When we first moved into the cabbage, I started a compost heap. Nothing fancy. Just a pile of rotten wood and food scraps at the edge of our yard. I don’t turn it often. I never watered it. But every time the bucket of food scraps under the sink filled up, I’d carry it outside and empty it into the compost heap. Whenever the mood struck me, I’d shovel in some more rotting bark and pine needles to balance out the kitchen scraps.
We never bothered setting up any counter-measures against scavengers, so we’ve gotten to watch the local wildlife foraging through our compost pile. The ravens love it. One morning, Drew even woke up to find a bald eagle picking through the heap. It also meant we’d sometimes find food scraps dragged across the yard.
In short, the compost heap was as poorly planned and half-assed as most of the rest of our homesteading adventure has been. So you can imagine my surprise when I went to move it the other morning (we planted rosebushes in its place), only to discover that it had actually managed to yield something resembling usable compost.
It feels like a metaphor for this whole move.
Since we left Seattle, almost nothing has turned out the way we planned. Our grandiose dreams of escaping the rat race and living off the land got a reality check pretty quickly, confronted with bills, debt, and the very real cost of building supplies. We both found jobs. Progress on the cabbage stalled.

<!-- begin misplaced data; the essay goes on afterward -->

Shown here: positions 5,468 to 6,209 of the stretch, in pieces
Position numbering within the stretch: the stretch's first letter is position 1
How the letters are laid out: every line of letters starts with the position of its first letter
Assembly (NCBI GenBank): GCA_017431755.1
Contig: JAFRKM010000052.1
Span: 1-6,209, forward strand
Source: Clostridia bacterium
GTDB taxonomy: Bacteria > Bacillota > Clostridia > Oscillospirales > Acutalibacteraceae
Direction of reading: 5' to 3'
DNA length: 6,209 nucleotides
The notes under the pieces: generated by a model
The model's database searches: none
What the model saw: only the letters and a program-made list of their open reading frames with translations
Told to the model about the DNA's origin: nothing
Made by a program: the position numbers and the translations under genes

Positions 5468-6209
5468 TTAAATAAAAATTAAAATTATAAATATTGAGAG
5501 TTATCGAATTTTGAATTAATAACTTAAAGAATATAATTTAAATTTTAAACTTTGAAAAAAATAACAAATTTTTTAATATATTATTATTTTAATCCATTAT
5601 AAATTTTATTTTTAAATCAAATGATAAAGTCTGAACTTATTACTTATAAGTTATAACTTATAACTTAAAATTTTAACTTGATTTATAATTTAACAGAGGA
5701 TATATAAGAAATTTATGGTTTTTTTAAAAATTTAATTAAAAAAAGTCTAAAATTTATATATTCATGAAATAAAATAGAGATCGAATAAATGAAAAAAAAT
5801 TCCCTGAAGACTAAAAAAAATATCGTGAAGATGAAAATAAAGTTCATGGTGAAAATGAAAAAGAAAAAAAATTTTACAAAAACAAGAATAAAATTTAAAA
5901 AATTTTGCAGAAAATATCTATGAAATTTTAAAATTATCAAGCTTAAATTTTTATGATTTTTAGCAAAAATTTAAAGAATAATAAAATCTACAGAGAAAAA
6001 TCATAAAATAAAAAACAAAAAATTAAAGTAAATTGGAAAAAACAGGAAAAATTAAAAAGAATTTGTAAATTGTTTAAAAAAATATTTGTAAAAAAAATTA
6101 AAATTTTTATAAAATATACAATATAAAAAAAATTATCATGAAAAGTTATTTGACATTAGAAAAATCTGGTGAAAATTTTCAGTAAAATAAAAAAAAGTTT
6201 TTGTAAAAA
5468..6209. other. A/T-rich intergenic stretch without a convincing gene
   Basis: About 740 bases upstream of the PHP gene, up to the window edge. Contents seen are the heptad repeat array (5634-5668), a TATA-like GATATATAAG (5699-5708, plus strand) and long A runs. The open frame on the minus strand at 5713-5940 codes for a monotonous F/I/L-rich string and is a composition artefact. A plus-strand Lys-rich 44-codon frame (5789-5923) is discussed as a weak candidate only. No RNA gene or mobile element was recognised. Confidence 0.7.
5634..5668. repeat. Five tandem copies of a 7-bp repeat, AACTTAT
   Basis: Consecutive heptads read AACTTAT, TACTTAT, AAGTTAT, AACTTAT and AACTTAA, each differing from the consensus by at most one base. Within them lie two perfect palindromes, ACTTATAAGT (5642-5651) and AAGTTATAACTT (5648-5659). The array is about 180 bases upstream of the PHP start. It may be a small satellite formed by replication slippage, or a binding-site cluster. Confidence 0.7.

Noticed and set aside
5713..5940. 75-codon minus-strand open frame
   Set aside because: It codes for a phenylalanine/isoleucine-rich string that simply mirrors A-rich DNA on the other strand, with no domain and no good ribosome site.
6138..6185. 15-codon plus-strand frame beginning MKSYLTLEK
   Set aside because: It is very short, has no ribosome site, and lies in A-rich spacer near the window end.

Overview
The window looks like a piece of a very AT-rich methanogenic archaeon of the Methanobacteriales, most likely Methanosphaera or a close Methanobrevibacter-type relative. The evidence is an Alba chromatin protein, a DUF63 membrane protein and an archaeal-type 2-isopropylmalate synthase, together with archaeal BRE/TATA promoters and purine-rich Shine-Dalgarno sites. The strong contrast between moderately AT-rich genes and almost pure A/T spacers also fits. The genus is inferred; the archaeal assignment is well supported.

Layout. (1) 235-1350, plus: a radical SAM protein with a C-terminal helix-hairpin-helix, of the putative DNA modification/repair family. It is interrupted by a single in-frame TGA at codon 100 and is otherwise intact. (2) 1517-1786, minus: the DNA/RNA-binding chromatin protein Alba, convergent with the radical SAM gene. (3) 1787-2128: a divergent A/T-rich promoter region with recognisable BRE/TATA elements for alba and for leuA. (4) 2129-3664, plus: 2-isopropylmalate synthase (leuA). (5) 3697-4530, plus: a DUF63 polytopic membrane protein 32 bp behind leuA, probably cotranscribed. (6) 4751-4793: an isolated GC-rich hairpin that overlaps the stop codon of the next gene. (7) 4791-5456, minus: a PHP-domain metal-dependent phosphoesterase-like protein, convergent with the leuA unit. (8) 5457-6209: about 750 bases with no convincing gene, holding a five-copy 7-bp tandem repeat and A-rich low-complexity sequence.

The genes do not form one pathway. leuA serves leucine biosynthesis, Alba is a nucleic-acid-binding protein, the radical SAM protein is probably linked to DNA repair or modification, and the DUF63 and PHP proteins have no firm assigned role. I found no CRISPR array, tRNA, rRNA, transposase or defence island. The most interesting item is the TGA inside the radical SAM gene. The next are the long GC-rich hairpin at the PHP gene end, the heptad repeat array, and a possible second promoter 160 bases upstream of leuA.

Yet we moved out here to live a life more in-line with our values. For the most part, we are. We both work a lot, but it’s good work and we enjoy it. Clean-up of the site has been slowly happening, and we have a small vegetable garden. We recently added a puppy to the growing homestead. (More on him in a later post!) We’ve started seriously researching geese and goats.
The compost heap reminds me that transformation can happen through a series of small, and sometimes accidental, steps. Take two humans and a Siamese cat. Toss into the country. Add sunshine. Rain. Occasional bursts of hard work. At a deep level, the food scraps in my bucket want to break down into compost, and given the right opportunity, they did. Sure, it could have been prettier and more efficient. But it still counts. It’s slow compost, I suppose, just as we are slow homesteaders and this blog is definitely a slow blog.
But that’s okay. We didn’t come out here to monetize this blog. We don’t want to be internet famous. We’re not even all that interested in building up a readership. Mostly, we want to document our progress. The compost heap reminds me that even slow progress is worth documenting.